TinybeautifulthingsThe end of the preceding paragraph if intentionally vague, but let me say that the book is beautifully written, bizarrely so given that it’s an advice column collection; perhaps any form, attended to with enough care, can become beautiful.

It’s hard to quote a section from Tiny Beautiful Things, even a long section, that conveys its tone. Most possible quotes sound treacly out of context (“You are loved”) or don’t appropriately convey Strayed’s mix of stories (she worked with high-risk middle-school girls and used that experience as a parable) and abstract points (see the previous mention: “You are loved”). Then again too, many people are not loved in the ways they want to be loved or by the people they want to love them. Strayed’s first answer to the first question in the book is, “The last word my mother ever said to me was ‘love.'” She starts with stories—parables, really—and in doing so she follows a millennia-old strategy; people remember the stories from the Christian Bible and the Torah but forget the tedious sections that recount lineages or offer specific rules about worship or other practices. Stories and math are eternal. A lot of specific instruction remains bound by time.

In the same opening question, she says too:

There’s a saying about drug addicts that they stop maturing emotionally at the age they started using, and I’ve known enough addicts to believe this to be true enough. I think the same thing can happen in longtime monogamy. Perhaps some of your limited interpretations about what it means to say the word “love” are left over from what you thought it meant all those years ago, when you first committed yourself to your ex-wife. That was the past, as you say, but I suspect that a piece of yourself is still frozen there.

One could alternately say, “We are all growing or dying.” The amazing thing is the number of people who choose the latter, intellectually and psychologically.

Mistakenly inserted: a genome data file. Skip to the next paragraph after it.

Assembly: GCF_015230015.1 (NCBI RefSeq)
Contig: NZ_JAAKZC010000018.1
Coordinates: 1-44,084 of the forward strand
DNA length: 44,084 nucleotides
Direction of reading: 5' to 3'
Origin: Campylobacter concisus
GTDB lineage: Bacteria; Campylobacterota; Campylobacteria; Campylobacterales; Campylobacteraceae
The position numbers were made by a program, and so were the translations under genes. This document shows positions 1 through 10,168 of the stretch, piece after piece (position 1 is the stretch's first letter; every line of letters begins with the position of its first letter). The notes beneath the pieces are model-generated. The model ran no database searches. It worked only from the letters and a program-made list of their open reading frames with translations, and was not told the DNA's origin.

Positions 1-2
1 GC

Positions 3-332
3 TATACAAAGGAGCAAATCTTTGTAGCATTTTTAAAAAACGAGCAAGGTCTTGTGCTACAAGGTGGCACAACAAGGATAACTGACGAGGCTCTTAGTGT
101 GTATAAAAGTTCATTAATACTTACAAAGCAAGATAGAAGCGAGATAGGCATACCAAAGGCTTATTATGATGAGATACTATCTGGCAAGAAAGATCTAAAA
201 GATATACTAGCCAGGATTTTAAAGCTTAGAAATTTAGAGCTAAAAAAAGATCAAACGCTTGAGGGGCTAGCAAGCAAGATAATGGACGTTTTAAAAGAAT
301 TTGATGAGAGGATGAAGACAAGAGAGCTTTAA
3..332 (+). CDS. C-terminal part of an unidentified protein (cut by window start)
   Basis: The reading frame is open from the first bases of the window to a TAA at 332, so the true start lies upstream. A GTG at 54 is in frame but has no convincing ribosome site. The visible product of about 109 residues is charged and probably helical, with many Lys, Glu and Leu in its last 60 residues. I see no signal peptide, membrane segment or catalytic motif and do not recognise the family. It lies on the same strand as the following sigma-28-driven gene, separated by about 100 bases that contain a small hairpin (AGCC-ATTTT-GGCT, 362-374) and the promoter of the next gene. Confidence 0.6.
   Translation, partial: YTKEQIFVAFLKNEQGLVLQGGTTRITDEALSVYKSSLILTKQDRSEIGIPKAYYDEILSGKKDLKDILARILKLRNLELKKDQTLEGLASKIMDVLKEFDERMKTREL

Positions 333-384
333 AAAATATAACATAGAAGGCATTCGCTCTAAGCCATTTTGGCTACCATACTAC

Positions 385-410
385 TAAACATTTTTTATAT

Some sections feel stoic, in the best way, as when Strayed says, “Suffering is what happens when truly horrible things happen to us.” I’d add, too, that sometimes suffering means nothing except itself. Much suffering teachings nothing and ennobles nothing. It just is, though we live in a culture in which everything must mean something. It often doesn’t.

Then there are the sections where Strayed could go deeper than she does. In one, a woman writes that the man who knocked her up isn’t terribly interested in being involved with her or the baby. They have a tenuous relationship and he leaves—probably seeking another nulliparous woman. Charles Murray’s Coming Apart applies here, but it isn’t story-driven or personal enough to merit inclusion. The fundamental forces are there but ignored.

I write this often, but I wish Strayed had read more evolutionary biology; seemingly inexplicable and cruel romantic acts and betrayals become explicable. Since I began—first I think with Geoffrey Miller’s The Mating Mind and then with others, like David Buss’s TheEvolution of Desire.